How does a money market account work?

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A money market account is a type of financial product that allows you to safely store your funds while earning some interest. Money market accounts combine some of the best features of a checking account and a savings account. You can open these accounts at banks and credit unions.

How do money market accounts work?

When you open a money market account, you deposit a sum of money and begin earning interest. You may have to deposit a certain amount to open the account, but you’re free to add or withdraw from the account, so long as you maintain the minimum balance requirement.

Money market accounts pay a variable interest rate, allowing you to earn a return on your money. It’s common for these accounts to have tiered rates, meaning higher balances are rewarded with a higher annual percentage yield (APY). Money market accounts tend to offer higher yields than typical savings accounts.

Money market accounts are similar to savings accounts, but they have some transactional features like a checking account. For example, a money market account may come with a debit card and checks. However, money market accounts are still limited to six monthly withdrawals, just as savings accounts.

What are the advantages of money market accounts?

  • Your money is safely insured: The money you place in a money market account is insured up to $250,000 per account owner and $500,000 for joint accounts at banks and credit unions that are federally insured.
  • You can earn competitive yields: Money market accounts pay competitive interest rates. Take a look at the best money market accounts to see the current rates.
  • You’ll have more ways to access your cash: Money market accounts can come with a debit card and/or checks.

What are the disadvantages of money market accounts?

  • They may have large minimum deposit requirements: A money market account will typically require a considerably larger deposit than a savings account. It’s not uncommon to see accounts require $1,000 or even up to $25,000 to open.
  • You’ll have limited access to the cash: Due to a federal rule, you usually can’t make more than six withdrawals per statement cycle. This applies to savings accounts, too.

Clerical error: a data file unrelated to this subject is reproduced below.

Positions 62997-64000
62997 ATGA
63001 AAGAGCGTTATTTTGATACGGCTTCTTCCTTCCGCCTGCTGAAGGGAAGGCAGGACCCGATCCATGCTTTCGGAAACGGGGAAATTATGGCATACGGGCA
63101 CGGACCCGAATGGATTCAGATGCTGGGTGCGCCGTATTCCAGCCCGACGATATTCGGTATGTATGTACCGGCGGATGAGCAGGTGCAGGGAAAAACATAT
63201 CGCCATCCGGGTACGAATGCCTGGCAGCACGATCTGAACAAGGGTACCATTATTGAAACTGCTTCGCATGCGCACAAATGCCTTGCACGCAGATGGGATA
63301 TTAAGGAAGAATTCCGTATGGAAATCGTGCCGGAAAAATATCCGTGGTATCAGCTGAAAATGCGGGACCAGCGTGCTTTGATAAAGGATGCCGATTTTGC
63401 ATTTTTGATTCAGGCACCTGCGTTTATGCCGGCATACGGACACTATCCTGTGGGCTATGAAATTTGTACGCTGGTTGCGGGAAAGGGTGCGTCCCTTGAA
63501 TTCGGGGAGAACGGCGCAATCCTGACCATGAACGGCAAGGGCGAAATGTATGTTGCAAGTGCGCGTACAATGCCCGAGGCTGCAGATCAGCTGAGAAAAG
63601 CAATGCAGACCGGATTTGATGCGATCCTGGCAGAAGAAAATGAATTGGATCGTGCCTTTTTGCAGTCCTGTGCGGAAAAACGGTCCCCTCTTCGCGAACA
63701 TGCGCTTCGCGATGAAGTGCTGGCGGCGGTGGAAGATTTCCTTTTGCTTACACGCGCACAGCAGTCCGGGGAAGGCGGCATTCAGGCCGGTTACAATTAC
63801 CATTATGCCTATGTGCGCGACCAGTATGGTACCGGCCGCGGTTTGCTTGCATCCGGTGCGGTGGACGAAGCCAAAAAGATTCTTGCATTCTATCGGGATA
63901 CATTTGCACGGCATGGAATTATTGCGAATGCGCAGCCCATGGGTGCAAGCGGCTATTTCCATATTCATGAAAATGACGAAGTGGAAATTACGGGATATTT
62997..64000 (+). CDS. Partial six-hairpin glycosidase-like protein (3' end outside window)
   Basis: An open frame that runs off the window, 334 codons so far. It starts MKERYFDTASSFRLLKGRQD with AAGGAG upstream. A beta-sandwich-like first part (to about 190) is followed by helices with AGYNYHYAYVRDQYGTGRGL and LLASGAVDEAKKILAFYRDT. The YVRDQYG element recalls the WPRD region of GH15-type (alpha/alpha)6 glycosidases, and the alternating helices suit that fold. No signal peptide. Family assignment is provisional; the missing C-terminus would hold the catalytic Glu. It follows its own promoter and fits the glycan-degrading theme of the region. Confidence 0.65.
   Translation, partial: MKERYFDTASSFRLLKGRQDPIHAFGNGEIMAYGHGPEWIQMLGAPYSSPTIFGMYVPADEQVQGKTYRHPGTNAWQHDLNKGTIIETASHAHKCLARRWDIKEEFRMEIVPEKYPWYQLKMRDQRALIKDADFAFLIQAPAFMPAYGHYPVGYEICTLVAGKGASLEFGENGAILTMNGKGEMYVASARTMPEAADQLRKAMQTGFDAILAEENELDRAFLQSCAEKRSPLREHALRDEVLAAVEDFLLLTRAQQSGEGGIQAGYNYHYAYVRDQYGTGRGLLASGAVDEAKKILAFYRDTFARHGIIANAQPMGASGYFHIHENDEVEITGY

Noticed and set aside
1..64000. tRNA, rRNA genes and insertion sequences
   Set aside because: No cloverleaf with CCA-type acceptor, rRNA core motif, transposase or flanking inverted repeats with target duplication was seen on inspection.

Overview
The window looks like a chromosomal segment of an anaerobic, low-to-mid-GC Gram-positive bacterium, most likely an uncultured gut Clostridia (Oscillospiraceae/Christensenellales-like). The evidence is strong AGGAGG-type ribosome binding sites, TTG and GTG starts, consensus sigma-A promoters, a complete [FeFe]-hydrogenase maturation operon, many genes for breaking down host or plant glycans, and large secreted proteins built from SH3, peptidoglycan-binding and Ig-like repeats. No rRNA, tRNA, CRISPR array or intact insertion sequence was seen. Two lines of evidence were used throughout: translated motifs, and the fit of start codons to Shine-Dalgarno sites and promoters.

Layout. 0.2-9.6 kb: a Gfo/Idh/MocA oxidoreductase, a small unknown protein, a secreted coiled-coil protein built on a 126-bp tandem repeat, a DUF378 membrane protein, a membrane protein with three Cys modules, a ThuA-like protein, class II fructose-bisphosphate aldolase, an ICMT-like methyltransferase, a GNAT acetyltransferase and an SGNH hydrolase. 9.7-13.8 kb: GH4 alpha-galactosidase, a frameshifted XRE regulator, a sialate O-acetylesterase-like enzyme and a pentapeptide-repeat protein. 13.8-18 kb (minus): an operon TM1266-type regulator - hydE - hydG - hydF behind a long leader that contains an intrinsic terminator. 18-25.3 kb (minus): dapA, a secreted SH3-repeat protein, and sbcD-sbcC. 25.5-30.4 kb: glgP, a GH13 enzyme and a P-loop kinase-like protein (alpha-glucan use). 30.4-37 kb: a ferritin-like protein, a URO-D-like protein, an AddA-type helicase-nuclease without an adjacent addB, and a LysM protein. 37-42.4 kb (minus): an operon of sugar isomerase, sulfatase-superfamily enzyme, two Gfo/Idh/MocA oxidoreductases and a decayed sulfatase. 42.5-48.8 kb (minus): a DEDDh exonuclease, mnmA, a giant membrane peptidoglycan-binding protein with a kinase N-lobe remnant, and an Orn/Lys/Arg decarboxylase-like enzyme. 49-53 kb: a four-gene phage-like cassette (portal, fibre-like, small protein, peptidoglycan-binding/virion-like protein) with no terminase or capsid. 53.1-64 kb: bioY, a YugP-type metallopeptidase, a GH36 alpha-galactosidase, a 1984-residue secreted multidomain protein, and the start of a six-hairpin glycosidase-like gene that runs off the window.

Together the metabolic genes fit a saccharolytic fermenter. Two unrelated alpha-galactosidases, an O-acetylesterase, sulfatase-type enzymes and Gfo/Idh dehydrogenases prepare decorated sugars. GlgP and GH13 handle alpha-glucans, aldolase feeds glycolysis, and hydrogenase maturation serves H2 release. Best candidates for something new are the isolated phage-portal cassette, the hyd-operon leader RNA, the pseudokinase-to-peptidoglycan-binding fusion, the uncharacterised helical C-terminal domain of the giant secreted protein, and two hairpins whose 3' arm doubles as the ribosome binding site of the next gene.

• You can find higher yields elsewhere: Although money market accounts can often offer a higher yield than a savings account, they don’t always. Be sure to shop around and compare your options.

Who should have a money market account?

It depends on your goals. Let’s say you are building your emergency fund. A money market account could be a good place to store that cash. But if you are saving for your distant retirement, then a different financial vehicle would be a better fit.

“A money market can be appropriate for money you don’t need right away, but is also not appropriate for a long-term need you might invest for,” says Charles H Thomas III, CFP, founder at Intrepid Eagle Finance. “Something like an emergency fund or rainy-day fund could be an appropriate use for a money market.”

Can you lose money in a money market account?

You cannot lose money in a money market account if you work with a financial institution that has appropriate insurance. With federally insured banks or credit unions, your funds within a money market account will be protected if the financial institution fails.

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Written by
Sarah Sharkey
Contributing writer
Sarah Sharkey is a contributing writer for Bankrate. Sarah writes about a range of subjects, including banking, savings tips, homebuying, homeownership and personal finance.
Edited by
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Reviewed by
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